Plop living, swimming bacteria into a novel water-based, nontoxic liquid crystal and a new physics takes over. The dynamic interaction of the bacteria with the liquid crystal creates a novel form of soft matter: living liquid crystal.The new type of active material, which holds promise for improving the early detection of diseases, was developed by a research collaboration based at Ohio’s Kent State University and Illinois’ Argonne National Laboratory. The team will present their work at the 58th annual Biophysical Society Meeting, held in San Francisco, Feb.15-19.As a biomechanical hybrid, living liquid crystal moves and reshapes itself in response to external stimuli. It also stores energy just as living organisms do to drive its internal motion. And it possesses highly desirable optical properties. In a living liquid crystal system, with the aid of a simple polarizing microscope, you can see with unusual clarity the wake-like trail stimulated by the rotation of bacterial flagella just 24-nanometers thick, about 1/4000th the thickness of an average human hair.You can also control and guide active movements of the bacteria by manipulating variables such as oxygen availability, temperature or surface alignment, thus introducing a new design concept for creating microfluidic biological sensors. Living liquid crystal provides a medium to amplify tiny reactions that occur at the micro- and nano-scales — where molecules and viruses interact — and to also easily optically detect and analyze these reactions. That suits living liquid crystal to making sensing devices that monitor biological processes such as cancer growth, or infection. Such microfluidic technology is of increasing importance to biomedical sensing as a means of detecting disease in its earliest stages when it is most treatable, and most cost-effectively managed.”As far as we know, these things have never been done systematically as we did before in experimental physics,” explained Shuang Zhou, a Ph.D. candidate at Ohio’s Kent State University. …

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Android antiviral products easily evaded

May 30, 2013 — Think your antivirus product is keeping your Android safe? Think again. Northwestern University researchers, working with partners from North Carolina State University, tested 10 of the most popular antiviral products for Android and found each could be easily circumnavigated by even the most simple obfuscation techniques.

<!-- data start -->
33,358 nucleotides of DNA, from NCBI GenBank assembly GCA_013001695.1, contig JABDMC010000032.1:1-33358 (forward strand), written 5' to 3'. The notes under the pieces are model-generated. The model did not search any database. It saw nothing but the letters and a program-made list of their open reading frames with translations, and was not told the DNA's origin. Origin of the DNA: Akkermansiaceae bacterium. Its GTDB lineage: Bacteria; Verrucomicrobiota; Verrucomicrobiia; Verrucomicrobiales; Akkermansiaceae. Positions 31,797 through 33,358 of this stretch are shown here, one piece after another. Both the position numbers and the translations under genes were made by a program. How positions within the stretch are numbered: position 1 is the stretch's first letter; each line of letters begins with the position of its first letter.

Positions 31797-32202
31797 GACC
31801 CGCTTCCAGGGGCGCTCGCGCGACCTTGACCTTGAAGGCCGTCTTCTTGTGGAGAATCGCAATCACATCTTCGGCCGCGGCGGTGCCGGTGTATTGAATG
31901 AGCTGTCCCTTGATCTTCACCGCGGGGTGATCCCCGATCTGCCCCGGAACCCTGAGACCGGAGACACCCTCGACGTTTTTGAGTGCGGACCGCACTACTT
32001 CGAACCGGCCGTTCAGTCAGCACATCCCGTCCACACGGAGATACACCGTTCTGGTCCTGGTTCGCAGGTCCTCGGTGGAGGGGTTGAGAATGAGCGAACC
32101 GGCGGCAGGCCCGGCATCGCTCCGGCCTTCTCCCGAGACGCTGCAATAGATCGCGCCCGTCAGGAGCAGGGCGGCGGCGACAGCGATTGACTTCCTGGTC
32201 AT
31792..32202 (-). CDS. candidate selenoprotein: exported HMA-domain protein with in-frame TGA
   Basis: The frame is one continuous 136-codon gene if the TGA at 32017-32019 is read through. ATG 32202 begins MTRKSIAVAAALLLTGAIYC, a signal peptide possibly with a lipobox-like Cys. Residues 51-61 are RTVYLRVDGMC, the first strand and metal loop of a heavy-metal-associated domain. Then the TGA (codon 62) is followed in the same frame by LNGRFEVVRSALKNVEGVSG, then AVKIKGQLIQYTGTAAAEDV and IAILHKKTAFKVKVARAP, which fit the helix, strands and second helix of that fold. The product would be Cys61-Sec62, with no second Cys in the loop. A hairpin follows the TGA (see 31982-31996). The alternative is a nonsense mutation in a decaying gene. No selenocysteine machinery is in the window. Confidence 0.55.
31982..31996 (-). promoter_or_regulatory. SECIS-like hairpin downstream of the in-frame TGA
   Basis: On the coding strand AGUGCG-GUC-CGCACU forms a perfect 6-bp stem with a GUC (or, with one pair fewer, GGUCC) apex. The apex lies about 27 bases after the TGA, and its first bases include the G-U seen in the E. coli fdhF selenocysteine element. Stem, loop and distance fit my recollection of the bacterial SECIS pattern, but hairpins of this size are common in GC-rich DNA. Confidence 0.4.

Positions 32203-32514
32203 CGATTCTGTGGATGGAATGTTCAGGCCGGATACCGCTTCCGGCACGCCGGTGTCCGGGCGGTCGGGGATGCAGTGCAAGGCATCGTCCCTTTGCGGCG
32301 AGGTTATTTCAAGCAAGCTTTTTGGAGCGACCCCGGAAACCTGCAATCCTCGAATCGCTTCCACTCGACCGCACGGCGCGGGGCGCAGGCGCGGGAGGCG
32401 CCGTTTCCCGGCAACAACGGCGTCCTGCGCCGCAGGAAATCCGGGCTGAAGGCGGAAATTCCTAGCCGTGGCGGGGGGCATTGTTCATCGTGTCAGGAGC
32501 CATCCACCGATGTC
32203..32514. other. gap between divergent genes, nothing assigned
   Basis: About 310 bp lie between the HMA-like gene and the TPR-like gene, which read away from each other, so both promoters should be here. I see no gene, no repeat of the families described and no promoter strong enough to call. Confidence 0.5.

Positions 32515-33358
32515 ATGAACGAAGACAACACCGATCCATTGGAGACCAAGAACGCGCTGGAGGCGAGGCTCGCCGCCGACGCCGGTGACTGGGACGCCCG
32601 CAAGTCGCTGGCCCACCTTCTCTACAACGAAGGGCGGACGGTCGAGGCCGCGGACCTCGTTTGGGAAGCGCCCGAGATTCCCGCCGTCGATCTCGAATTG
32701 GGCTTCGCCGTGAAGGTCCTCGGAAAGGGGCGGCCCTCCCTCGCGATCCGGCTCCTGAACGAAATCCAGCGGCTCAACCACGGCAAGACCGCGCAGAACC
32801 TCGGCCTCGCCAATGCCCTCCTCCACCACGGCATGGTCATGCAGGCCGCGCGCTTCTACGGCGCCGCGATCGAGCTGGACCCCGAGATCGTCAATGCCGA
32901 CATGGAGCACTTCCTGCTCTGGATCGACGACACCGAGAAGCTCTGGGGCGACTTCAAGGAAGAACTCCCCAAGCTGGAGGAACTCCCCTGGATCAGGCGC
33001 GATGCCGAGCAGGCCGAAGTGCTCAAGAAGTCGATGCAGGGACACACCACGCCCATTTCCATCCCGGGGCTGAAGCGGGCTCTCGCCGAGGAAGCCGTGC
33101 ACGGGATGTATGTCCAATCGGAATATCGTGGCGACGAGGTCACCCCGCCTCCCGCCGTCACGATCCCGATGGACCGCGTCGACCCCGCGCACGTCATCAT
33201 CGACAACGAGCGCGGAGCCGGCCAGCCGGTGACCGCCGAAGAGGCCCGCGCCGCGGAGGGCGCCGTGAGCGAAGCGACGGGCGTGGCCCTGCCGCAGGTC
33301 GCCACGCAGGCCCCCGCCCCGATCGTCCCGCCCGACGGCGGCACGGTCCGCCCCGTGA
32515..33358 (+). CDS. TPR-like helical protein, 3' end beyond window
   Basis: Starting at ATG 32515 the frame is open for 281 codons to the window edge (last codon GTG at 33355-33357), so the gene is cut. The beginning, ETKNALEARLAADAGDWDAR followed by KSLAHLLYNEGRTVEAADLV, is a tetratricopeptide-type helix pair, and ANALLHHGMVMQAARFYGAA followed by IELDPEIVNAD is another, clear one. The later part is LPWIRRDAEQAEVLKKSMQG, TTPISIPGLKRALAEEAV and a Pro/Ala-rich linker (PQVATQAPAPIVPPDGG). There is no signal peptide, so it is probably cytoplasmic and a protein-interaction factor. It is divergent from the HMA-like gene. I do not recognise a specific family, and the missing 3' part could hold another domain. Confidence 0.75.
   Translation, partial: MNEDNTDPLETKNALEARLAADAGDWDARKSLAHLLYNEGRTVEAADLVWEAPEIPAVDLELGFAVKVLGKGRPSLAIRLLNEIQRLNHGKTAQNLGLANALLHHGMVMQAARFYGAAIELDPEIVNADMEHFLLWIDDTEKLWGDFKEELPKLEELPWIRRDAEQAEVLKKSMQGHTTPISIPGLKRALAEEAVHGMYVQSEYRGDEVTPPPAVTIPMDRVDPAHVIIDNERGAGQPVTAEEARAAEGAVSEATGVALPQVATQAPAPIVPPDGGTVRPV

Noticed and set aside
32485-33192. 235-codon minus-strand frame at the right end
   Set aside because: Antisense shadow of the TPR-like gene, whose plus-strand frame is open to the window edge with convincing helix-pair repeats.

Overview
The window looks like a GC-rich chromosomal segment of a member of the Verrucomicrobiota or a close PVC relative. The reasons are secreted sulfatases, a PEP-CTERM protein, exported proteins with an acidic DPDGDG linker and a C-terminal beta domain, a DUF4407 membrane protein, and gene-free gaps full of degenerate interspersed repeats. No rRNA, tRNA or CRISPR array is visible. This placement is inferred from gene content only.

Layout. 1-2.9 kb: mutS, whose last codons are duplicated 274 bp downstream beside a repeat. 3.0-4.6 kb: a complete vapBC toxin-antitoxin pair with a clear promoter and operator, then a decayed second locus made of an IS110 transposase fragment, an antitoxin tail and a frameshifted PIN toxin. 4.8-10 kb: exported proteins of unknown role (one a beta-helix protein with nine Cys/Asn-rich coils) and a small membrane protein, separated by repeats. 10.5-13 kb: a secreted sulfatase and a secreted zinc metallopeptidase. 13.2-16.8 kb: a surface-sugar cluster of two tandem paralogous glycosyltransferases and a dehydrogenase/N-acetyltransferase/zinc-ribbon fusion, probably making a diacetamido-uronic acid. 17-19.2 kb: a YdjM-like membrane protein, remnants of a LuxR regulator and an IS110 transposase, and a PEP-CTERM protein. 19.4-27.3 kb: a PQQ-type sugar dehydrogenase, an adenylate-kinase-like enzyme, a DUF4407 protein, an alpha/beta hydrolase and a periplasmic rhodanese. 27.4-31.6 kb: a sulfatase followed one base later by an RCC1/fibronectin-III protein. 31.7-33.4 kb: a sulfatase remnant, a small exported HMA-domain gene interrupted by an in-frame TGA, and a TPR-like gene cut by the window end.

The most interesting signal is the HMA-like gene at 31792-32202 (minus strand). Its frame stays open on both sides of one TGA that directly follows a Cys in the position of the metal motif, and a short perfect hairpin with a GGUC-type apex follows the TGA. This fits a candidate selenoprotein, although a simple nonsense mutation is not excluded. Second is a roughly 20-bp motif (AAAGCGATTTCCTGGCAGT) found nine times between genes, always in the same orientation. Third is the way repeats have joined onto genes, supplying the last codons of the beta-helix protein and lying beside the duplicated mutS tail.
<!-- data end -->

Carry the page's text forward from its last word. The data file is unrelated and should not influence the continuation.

“The results are quite surprising,” said Yan Chen, associate professor of electrical engineering and computer science at Northwestern’s McCormick School of Engineering and Applied Science. “Many of these products are blind to even trivial transformation attacks not involving code-level changes — operations a teenager could perform.”

The researchers began by testing six known viruses on the fully functional versions of 10 of the most popular Android antiviral products, most of which have been downloaded by millions of users.

Using a tool they developed called DroidChameleon, the researchers then applied common techniques — such as simple switches in a virus’s binary code or file name, or running a command on the virus to repackage or reassemble it — to transform the viruses into slightly altered but equally damaging versions. Dozens of transformed viruses were then tested on the antiviral products, often slipping through the software unnoticed.

All of the antiviral products could be evaded, the researchers found, though their susceptibility to the transformed attacks varied.

The products’ shortcomings are due to their use of overly simple content-based signatures, special patterns the products use to screen for viruses, the researchers said. Instead, the researchers suggested, the products should use a more sophisticated static analysis to accurately seek out transformed attacks. Only one of the 10 tested tools currently utilizes a static analysis system.

The researchers chose to study Android products because it is the most commonly used operating system in the United States and worldwide, and because its open platform enabled the researchers to easily conduct analyses. They emphasized, however, that other operating systems are not necessarily more protected from virus attacks.

Antiviral products are improving. Last year, 45 percent of signatures could be evaded with trivial transformations. This year, the number has dropped to 16 percent.

“Still, these products are not as robust and effective as they must be to stop malware writers,” Chen said. “This is a cat-and-mouse game.”

A paper about the research, “Evaluating Android Anti-Malware Against Transformation Attacks,” was presented earlier this month at the 8th ACM Symposium on Information, Computer and Communications Security (ASIACCS 2013).

The research has been featured by numerous tech news outlets, including Dark Reading, Information Week, The H, Security Week, Slashdot, HelpNet Security, ISS Source, EFY Times, Tech News Daily, Fudzilla, and VirusFreePhone, as well as the German IT website Heise Security. It has also attracted the attention of several antivirus software manufacturers interested in the testing system, Chen said.

In addition to Chen, Vaibhav Rastogi, a PhD candidate at Northwestern, and Xuxian Jeng of North Carolina State University authored the work.